Challenging and distressing child sexual abuse cases have come under scrutiny from social workers who say they need better supervision to manage the emotional impact of working on such cases and access to more and higher quality training.
Practitioners from six local authorities shared their views with Coventry University, commissioned by the NSPCC to produce a report on social work responses to a subject coming under increasing public attention: child sexual abuse and exploitation.
Recent high profile cases and an ongoing historical abuse inquiry in Westminster have pushed the problem up the child protection agenda.
So, why have social workers now criticised their training and supervision, and how can their concerns be remedied quickly?
Nushra Mansuri, professional officer at the British Association of Social Workers, believes issues in child protection are subject to “fashions and trends” in practice and claims that is exactly what has happened with child sexual abuse.
“Neglect and emotional abuse have been really key talking points for the past two or three years, so inevitably if local authorities believe that’s what they are going to be judged on…there will be a greater focus on those issues,” she says, also arguing that areas under the category of abuse appear to have a “hierarchy”.
Social workers speaking to the NSPCC called for more, and better, training both before and after qualifying to keep their skills and practice up to date. But, with practice ‘trends’ and authorities facing resourcing problems, Mansuri believes training is moved to the backburner.
Brigid Featherstone, a social work professor at the Open University, says training and the organisational cultures must work together. “I think you have to have the proper training and the organisational context [to support the work],” Featherstone says.
Producing specialist isn’t what qualifying is about, says Kate Morris, a professor in social work who at Nottingham University. “We’re equipping our qualifying students to go out and engage sensibly and seriously in continual professional development, you can’t produce specialists at qualifying level,” she says. “What you can do is ensure that they have a real solid awareness that they have the right set of capabilities and competencies and a real willingness to learn.”
Barriers to learning
The goal of qualifying courses is to produce “generic newly qualified social workers” with a grounding across a range of subjects, she says.
She puts specialist learning down to how embedded social work services are in their communities. “Know your community and the issues your community faces and that means you’ve got to have arrangements and systems that make that possible,” she says.
The sensitive nature of child sexual abuse cases, and working directly with service users, can make it difficult for social work students to gain the relevant experience they need.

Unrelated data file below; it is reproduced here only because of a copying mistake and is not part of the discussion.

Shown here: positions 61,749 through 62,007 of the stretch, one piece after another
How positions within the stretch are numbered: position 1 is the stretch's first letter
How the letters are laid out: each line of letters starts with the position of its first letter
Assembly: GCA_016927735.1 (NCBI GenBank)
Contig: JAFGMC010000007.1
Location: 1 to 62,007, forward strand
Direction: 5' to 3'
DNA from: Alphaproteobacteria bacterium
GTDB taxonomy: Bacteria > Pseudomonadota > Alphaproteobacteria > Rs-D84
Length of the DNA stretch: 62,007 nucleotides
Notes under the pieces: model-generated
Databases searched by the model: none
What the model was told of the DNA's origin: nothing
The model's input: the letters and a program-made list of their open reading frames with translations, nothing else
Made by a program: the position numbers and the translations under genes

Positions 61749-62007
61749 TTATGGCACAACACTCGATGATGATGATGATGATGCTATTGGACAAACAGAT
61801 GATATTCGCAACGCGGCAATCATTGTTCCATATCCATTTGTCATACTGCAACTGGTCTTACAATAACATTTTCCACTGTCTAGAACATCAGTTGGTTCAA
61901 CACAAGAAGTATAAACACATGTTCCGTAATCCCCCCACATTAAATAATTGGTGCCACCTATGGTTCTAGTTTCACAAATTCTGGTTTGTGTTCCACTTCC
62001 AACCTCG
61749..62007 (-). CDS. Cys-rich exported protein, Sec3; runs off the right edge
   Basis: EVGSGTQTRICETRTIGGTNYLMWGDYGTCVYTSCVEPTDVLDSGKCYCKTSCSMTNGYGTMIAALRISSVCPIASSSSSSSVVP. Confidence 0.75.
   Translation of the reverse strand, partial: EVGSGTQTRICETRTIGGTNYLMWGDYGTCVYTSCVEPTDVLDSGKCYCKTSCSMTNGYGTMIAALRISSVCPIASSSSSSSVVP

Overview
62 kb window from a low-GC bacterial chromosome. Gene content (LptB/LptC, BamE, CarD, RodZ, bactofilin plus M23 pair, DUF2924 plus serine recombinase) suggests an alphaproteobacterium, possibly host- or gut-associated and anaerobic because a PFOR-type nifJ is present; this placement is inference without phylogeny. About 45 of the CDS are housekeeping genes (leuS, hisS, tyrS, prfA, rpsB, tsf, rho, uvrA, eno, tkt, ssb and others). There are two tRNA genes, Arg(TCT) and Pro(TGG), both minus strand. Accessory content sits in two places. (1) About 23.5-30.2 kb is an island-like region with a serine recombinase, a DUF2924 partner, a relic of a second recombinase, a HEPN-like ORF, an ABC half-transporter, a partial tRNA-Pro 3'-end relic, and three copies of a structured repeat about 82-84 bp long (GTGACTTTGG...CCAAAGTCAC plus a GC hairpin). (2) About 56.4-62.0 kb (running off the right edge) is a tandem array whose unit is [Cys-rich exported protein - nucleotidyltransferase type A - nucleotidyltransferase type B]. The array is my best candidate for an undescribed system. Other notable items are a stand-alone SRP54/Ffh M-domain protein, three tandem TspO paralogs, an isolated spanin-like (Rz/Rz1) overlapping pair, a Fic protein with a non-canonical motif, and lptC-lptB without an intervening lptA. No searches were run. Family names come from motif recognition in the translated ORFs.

Ricki Steed, a social work student on the Step Up To Social Work programme, explains: “It’s quite hard to get the shadowing opportunities because it is personal and people don’t want a lot of people around… That’s kind of a barrier to your learning.”
The NSPCC report raised concerns that social work training is too procedural. Steed noticed this in her practice placement, adding this can limit the help practitioners can offer children.
Featherstone acknowledged this too, saying the child protection system has been procedure-driven, but is “slowly developing”.
Space for reflection
Sherry Malik, director of children’s services for the NSPCC and a former director of adults and children’s services at Hounslow council, said it’s important to make sure social workers coming out of education are fit for purpose and properly equipped to do the tasks.
That, Malik says, is “about leaders, directors, assistant directors and managers creating the conditions where people can reflect”.
Key issues for social workers interviewed in the report include: the quality of post-qualifying training; how pressures and caseloads are limiting their opportunities for reflection and how to maintain their own emotional wellbeing.
The student world, argues Mansuri, is limited in terms of having direct influence on cases, but is vital for providing students with the foundation of knowledge for working with these cases. “It’s so important that when social workers are first coming face-to-face with it that they are getting really good support and supervision so they can talk about their own feelings,” she says.
Organisations must ask how they can improve the experiences of social workers and how they can create the right conditions to work in, says Malik. “The whole reason for doing that of course is to be able to support young people who haven’t been listened to.”
Emotional support and early help
David Jones, chair of the independent association of Local Safeguarding Children Board chairs, points out emotional support is “fundamental” to social work practice in all areas. Some services don’t understand this, he says, causing long-term problems with levels of staff morale.
While Mansuri welcomes the recent focus on responding to child sexual abuse, she warns of the “trend” habit in child protection developing and becoming another barrier to learning and practice. Trending issues could also deflect attention from other key areas, she says.
Jones agrees the issue is “very important”, yet warns of getting the child protection focus “out of balance”. Which is a problem that develops from social work being “more at the sharp end” of child protection, according to Mansuri.
If social workers had the freedom to intervene early and give children and families early help, they would be able to identify, and respond to, child sexual abuse in a more constructive way, she concludes.